Ensure Music and Arts Are Key Ingredients in the Alphabet Soup of Education Policy

Support the Bipartisan Resource Equity Amendment to Every Child Achieves Act (S. 1177)

 Please sign the letter at the bottom of this post and send today!

senate esea opportunity dashboard

 

 

Update: NAfME has signed onto this letter with other education organizations who support the Opportunity Dashboard of Core Resources.

 

 

On July 7, the Senate is scheduled to begin debate on the Every Child Achieves Act of 2015 (S. 1177), a bipartisan new draft Elementary and Secondary Education Act (ESEA) proposal which would take the place of the current law of the land, No Child Left Behind Act (NCLB). As part of the upcoming floor debate, Senator Mark Kirk (R-IL), Senator Tammy Baldwin (D-WI), Senator Jack Reed  (D-RI), Senator Sherrod Brown (D-OH) are preparing to offer an amendment aimed at ensuring access to educational resources for all students.

 

This “Opportunity Dashboard of Core Resources” amendment would add language to S. 1177 requiring that states report on three of five key indicators concerning access. Selected indicators would include the following:

 

  • Access to state certified paraprofessionals
  • Availability of health and wellness programs
  • Availability of school libraries, “modern instructional materials and school facilities”
  • The ability to disaggregate all data based on student subgroup
  • Enrollment in early-childhood education and full-time kindergarten programs
  • Availability of “core academic subjects,” which include music and arts

 

All supplied data would need to be disaggregated by student subgroup, and this information would then be used to formulate actionable plans with benchmarks designed to address inequities. States would then be required to supplement the activity of any local education agency (LEA) that does not successfully reach a prescribed benchmark in two years, through additional allocated resources.

All states receiving the above indicated resources would be required to provide parents, upon request, access to corresponding data. Doing so could prove important, particularly in communities where little or no access to music education exists in schools, and where parents and teachers could benefit the very most from a better understanding of the lay of the land.

Because of the tremendous value in having data regarding the status of access to music education in America, NAfME strongly supports the Kirk-Baldwin-Reed-Brown Opportunity Dashboard of Core Resources amendment. Join us by sending a letter to your senators below.

To see a fact sheet on the Opportunity Dashboard of Core Resources from committee staff click here.

Alexandra Eaton, Legislative Policy Advisor, Center for Advocacy and Constituency Engagement, July 6, 2015. © National Association for Music Education (NAfME.org).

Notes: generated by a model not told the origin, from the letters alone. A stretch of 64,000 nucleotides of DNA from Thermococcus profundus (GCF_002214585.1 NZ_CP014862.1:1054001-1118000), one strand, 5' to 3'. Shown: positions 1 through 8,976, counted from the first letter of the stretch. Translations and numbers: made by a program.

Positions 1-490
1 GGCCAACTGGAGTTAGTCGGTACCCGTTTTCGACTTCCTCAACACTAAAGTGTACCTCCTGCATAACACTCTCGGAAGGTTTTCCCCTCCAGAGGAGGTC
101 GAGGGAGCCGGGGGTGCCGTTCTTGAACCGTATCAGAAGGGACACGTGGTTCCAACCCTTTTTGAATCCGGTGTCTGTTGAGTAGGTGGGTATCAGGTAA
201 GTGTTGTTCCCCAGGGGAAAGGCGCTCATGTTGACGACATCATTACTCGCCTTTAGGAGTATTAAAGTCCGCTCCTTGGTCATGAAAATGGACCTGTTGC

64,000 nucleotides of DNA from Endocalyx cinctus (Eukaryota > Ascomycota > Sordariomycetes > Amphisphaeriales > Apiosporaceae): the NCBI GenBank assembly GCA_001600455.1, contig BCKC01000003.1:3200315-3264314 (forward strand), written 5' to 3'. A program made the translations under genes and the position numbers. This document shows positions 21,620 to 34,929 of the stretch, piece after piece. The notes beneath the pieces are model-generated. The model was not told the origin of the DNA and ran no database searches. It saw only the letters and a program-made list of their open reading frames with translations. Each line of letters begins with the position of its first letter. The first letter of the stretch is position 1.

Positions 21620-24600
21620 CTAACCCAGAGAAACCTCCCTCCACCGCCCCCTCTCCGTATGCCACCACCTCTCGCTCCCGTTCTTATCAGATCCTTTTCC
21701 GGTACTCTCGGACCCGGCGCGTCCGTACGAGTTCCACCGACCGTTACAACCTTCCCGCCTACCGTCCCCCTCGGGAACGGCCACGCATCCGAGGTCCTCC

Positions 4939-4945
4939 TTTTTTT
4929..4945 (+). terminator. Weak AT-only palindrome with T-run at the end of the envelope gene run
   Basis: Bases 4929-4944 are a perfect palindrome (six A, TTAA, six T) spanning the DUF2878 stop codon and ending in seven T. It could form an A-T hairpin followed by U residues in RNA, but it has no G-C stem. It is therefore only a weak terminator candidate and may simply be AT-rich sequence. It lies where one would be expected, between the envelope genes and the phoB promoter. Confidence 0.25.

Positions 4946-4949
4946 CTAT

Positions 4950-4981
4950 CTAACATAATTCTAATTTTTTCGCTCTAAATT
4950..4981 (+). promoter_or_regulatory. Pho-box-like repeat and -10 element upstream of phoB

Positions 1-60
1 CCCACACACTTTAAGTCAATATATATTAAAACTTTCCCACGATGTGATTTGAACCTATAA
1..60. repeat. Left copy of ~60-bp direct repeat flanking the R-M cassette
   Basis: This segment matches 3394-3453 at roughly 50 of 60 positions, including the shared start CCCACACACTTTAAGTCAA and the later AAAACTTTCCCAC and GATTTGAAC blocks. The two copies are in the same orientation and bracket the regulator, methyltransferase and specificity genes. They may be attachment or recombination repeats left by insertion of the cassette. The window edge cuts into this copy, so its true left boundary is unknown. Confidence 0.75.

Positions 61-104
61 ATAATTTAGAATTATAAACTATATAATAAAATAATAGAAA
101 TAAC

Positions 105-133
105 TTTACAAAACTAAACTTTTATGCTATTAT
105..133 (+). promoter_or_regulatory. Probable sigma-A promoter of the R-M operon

• Debra Kay Robinson Lindsay

    I included this in my letter on July 6, 2015.

    🙂

    I want to share how I feel about the music education in all United States Schools and especially in Virginia and ACPS. These are both profound reflections and simple musings.

    Calculation, analysis, tangibility, achievement, focus, structure, ingenuity, process, memory, discipline, reasoning. Core Curriculum. Core Knowledge. And STEM. Science, Technology, Engineering and Math. Where do the arts – and especially music fit in? It can. Through STEAM. Science, Technology, Engineering, Arts, and Math.

    Can you actually say you have experienced a day without music? You seriously do not have a favorite song, favorite Beethoven symphony, a favorite genre of music, or remember trying (or successfully playing) a musical instrument?

    Have you have not turned sound system in your car, or cranked it up a notch when working out, or experienced how it influences what you are seeing in the media, or relived a moment through music? Have you belted out a song in the shower . . . just because you felt like it . . . or did not sing in the shower because you thought someone might hear you?

    Do you celebrate your cultural holidays without music? Have you not shed a tear or two when the violins swelled in a special scene of a movie . . . or were embarrassed that you actually did?

    That outburst of music and emotion is you. It comes from deep within. It is real. It is who you and I are. It is why music is important in one’s life.

    Yes. We would be nowhere without the core areas that build the foundational blocks of learning, but let us not omit the arts. And never so important is this for students who are indigent, our English as a Second Language students, and Title I schools.

    Music is not just for the privileged through private lessons. Music is for all students in public schools. For many students, school music programs and free access to instruments, drama and dance, will be their only chance to experience the arts.

    Teaching music enables my music colleagues and me, to hold a torch for our students’ entry into understanding culture and beauty. A good musical foundation is the life-long gift music educators can give our students.